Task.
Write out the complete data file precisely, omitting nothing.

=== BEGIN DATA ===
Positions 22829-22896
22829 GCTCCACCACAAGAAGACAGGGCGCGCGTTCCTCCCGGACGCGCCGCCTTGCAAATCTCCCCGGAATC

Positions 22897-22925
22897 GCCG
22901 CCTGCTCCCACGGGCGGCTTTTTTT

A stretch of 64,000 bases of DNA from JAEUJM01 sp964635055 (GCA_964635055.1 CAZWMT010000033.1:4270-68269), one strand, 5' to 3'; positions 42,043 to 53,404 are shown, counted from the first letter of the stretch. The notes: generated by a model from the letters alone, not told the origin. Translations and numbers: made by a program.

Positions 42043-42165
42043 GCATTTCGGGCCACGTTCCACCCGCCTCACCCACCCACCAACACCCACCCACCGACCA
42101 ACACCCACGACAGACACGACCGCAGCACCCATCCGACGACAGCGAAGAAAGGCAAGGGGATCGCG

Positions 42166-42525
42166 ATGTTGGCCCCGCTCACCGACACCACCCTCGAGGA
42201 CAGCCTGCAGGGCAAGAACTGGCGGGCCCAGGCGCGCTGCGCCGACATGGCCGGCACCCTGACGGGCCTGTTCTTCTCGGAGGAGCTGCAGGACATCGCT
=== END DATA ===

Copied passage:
Positions 22829-22896
22829 GCTCCACCACAAGAAGACAGGGCGCGCGTTCCTCCCGGACGCGCCGCCTTGCAAATCTCCCCGGAATC

Positions 22897-22925
22897 GCCG
22901 CCTGCTCCCACGGGCGGCTTTTTTT

A stretch of 64,000 bases of DNA from JAEUJM01 sp964635055 (GCA_964635055.1 CAZWMT010000033.1:4270-68269), one strand, 5' to 3'; positions 42,043 to 53,404 are shown, counted from the first letter of the stretch. The notes: generated by a model from the letters alone, not told the origin. Translations and numbers: made by a program.

Positions 42043-42165
42043 GCATTTCGGGCCACGTTCCACCCGCCTCACCCACCCACCAACACCCACCCACCGACCA
42101 ACACCCACGACAGACACGACCGCAGCACCCATCCGACGACAGCGAAGAAAGGCAAGGGGATCGCG

Positions 42166-42525
42166 ATGTTGGCCCCGCTCACCGACACCACCCTCGAGGA
42201 CAGCCTGCAGGGCAAGAACTGGCGGGCCCAGGCGCGCTGCGCCGACATGGCCGGCACCCTGACGGGCCTGTTCTTCTCGGAGGAGCTGCAGGACATCGCT